Long Live Buttons: Honda’s Not Sold On Touchscreens


Last year, Jaguar design boss Ian Callum denounced big touchscreens in cars, declaring that they took up too much of the driver’s attention to use. Now, it looks like Honda is hopping on the anti-touchscreen bandwagon, ultimately acknowledging a reality that most of us have known for ages now: Not all controls are better off in a touchscreen. 

Honda isn’t giving in to the trend of relegating any and all interior controls to a touchscreen, saying that doing so is distracting and hard-to-use. 

Speaking to Autocar about the decision to use physical dials instead of touch controls for the new Fit’s (known as the Jazz overseas) HVAC system, project leader Takeki Tanaka said, “The reason is quite simple—we wanted to minimize driver disruption for operation, in particular, for the heater and air conditioning. We changed it from touchscreen to dial operation, as we received customer feedback that it was difficult to operate intuitively. You had to look at the screen to change the heater seating, therefore, we changed it so one can operate it without looking, giving more confidence while driving.”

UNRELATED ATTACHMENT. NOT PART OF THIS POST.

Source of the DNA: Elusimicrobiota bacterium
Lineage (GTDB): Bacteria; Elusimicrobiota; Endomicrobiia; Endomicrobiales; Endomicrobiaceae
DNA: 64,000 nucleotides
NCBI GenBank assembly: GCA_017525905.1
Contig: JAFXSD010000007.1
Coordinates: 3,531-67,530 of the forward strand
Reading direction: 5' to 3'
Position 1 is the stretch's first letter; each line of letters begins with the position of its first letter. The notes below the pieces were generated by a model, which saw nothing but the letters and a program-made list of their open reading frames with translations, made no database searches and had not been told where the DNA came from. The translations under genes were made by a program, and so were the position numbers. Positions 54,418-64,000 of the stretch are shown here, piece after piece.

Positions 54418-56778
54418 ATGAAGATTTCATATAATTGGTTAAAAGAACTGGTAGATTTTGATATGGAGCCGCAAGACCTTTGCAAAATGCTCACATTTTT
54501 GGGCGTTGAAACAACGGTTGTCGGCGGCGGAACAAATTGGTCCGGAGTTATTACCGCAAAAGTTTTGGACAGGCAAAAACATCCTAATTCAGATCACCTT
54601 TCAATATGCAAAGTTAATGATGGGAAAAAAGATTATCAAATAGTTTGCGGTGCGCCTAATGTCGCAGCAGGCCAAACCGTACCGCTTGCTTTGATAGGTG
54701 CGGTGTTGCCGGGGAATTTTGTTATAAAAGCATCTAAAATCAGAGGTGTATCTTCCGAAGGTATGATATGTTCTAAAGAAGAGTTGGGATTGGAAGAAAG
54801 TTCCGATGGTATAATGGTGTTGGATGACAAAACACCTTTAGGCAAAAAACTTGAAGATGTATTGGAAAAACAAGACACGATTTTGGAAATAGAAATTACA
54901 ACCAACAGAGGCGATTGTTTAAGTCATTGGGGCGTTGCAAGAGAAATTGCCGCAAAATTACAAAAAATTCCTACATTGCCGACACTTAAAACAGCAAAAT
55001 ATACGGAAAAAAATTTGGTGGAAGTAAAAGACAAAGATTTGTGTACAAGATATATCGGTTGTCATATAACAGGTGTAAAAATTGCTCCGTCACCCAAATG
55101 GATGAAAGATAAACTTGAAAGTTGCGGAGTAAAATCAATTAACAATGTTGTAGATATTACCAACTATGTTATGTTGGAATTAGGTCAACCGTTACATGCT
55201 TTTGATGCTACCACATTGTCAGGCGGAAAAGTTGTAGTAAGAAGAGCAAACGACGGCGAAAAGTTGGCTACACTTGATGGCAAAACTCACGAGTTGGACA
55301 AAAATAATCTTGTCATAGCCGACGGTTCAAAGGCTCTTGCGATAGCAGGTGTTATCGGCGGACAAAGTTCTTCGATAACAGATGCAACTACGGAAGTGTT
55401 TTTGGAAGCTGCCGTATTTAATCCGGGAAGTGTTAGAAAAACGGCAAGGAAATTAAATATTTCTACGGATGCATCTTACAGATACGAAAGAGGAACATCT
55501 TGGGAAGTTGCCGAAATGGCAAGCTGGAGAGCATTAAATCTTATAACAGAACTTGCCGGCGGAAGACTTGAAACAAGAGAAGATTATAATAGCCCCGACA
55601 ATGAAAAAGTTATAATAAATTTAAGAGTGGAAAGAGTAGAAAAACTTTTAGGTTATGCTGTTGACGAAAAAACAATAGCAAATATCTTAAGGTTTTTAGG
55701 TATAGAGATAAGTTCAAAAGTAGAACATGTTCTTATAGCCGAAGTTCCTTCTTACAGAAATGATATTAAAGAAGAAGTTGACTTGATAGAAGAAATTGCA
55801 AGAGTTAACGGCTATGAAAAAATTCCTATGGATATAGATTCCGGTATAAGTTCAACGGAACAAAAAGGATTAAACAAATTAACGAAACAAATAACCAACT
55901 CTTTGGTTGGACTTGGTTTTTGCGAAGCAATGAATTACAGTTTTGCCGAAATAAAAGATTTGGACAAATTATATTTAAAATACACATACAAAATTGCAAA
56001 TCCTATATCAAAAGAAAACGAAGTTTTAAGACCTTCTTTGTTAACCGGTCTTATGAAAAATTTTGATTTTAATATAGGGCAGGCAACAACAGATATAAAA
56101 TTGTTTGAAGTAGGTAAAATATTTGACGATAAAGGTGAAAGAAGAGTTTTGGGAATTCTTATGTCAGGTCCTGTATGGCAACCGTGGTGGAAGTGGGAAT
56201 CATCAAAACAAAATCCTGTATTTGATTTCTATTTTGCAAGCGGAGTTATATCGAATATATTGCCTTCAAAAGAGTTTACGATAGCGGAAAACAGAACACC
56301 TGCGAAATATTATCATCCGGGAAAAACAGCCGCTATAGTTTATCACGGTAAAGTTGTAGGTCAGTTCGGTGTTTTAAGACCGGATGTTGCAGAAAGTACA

The new Fit/Jazz isn’t coming to the U.S., but to be fair to Honda, most of its Stateside offerings were already pretty good about having hard buttons and knobs for climate control anyway.

Notably, this wouldn’t be the first time Honda has reversed course on a touch-related gripe. Remember when it replaced volume knobs with that touch-sensitive slidey thing? People hated that too and it was eventually removed from the Civic and absent in the current-gen Accord, thankfully replaced once again with a good old-fashioned knob.

Hey, if we shout about it enough, perhaps we can get headphone jacks back in modern smartphones as well—or maybe even more cars with manual transmissions.

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